They can turn you down and offer an alternative, such as cuddling, kissing, or reminding you how much they love you.
The study showed that people’s relationship and sexual satisfaction remained highest when their partner
- Had sex with them to give pleasure, or
- Turned them down by offering an alternative.
Their relationship and sexual satisfaction were the lowest when their partner turned them down by criticizing them.
Shocking, I know.
This isn't the first study to show that sexual rejection affects the health of your relationship.
A study in the Journal of Evolutionary Psychology showed that men often perceive their wives’ time with male friends as sexual rejection. They respond with anger and frustration. The more time their wife spent with male friends, the more frustrated they became.
A study published in the Archives of Sexual Behavior showed that women take sexual rejection a little harder than men. Researchers think this is in part due to gender expectations. Men tend to be more open to casual sex, so rejection is a bigger deal. It may also be related to gender conformity. The more feminine a person's identity, the more offended they may be.
Building on established research, a study published in the Personality and Social Psychology Bulletin showed that people willing to have sex with their partner when they aren't in the mood have happier relationships and better sex lives. Partner-focused decision-making results in both people enjoying satisfaction over the long run.
What You Can Do
Disparate sex drives, be they variable or static, can happen for a variety of reasons. The first step is exploration. Why does one person want sex more often than the other? Is it biological? It’s possible one of you is facing side effects of a medication or has a medical issue. There could be a sexual dysfunction, fatigue, or hormonal imbalance. It may be more psychological. Things like stress, depression, trauma, or body image issues can crop up. Conflicts within the relationship can have long-lasting effects on intimacy. If possible, getting at the root of the problem is the best solution for long-term success.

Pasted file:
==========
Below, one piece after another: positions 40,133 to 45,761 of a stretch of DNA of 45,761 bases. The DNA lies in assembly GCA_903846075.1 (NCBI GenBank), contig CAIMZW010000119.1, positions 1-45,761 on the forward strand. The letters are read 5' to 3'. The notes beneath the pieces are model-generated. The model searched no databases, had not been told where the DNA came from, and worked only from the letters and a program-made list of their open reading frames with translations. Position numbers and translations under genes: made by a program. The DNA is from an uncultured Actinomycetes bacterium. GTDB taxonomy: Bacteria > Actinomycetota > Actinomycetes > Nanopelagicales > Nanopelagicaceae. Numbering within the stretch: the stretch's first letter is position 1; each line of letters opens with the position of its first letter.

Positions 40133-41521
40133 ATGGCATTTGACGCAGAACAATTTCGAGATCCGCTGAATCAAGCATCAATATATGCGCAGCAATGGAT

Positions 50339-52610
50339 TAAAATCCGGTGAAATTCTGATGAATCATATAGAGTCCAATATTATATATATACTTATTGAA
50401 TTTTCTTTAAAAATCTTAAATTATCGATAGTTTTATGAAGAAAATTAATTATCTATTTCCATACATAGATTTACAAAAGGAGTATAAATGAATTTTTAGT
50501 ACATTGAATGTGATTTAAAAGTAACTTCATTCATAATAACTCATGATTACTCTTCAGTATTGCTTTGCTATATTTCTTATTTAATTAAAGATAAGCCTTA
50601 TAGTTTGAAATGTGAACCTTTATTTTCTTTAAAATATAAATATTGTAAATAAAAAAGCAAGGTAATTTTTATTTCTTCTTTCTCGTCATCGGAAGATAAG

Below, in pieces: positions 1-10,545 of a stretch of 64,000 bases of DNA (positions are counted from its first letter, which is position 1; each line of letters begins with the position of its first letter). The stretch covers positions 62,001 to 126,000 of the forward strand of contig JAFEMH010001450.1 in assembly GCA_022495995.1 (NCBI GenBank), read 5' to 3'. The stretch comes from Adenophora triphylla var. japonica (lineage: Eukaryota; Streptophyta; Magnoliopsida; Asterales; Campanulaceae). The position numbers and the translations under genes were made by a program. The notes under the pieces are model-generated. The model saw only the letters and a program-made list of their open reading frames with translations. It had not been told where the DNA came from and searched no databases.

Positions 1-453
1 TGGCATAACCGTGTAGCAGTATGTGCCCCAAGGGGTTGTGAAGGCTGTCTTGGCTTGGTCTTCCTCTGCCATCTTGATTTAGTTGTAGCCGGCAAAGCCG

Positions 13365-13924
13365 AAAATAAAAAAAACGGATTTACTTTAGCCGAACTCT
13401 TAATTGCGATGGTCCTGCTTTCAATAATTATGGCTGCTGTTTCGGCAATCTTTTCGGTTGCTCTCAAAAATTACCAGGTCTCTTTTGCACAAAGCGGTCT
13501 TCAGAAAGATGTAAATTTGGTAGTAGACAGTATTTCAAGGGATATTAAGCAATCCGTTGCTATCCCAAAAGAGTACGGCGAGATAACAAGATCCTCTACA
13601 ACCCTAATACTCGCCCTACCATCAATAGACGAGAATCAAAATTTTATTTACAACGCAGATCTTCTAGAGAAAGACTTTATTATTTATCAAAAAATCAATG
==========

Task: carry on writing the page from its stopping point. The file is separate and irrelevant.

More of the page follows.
Having an open conversation with your partner is a great place to start. Ask a lot of questions; probe deep to find out what the possible source may be. Make a list of potential causes. Physical, psychosomatic, psychological, social. Exhaust all your options - but do it together, otherwise your partner might see it as an affront.
If you can’t find the cause or don’t want to talk about it, compromise is an option. Science tells us there are ways to approach the issue that will more likely preserve your relationship - not to mention your partner's feelings.
If you’re undecided, put yourself in a “communal” frame of mind. Decide for the good of the relationship and go from there. Having sex to show your partner love, pleasure and solidarity is OK. However, giving in to appease them, manipulate them, or keep them around is not. They’ll usually be able to tell the difference. So keep that in mind when you make your decision.
If sex is off-the-table, be kind and loving with your rejection. You can offer kisses, cuddles, or more sex later. Just make sure they don’t feel criticized for asking.
Just Be Nice
Relationships are complicated. You probably weren't handed a guide on how to navigate the sexual conflicts in which you find yourself. Science tells us rejecting your partner likely can’t be avoided. And that's OK. After all, rejecting your partner in a kind, positive way may be better for your relationship than (grudgingly) giving in.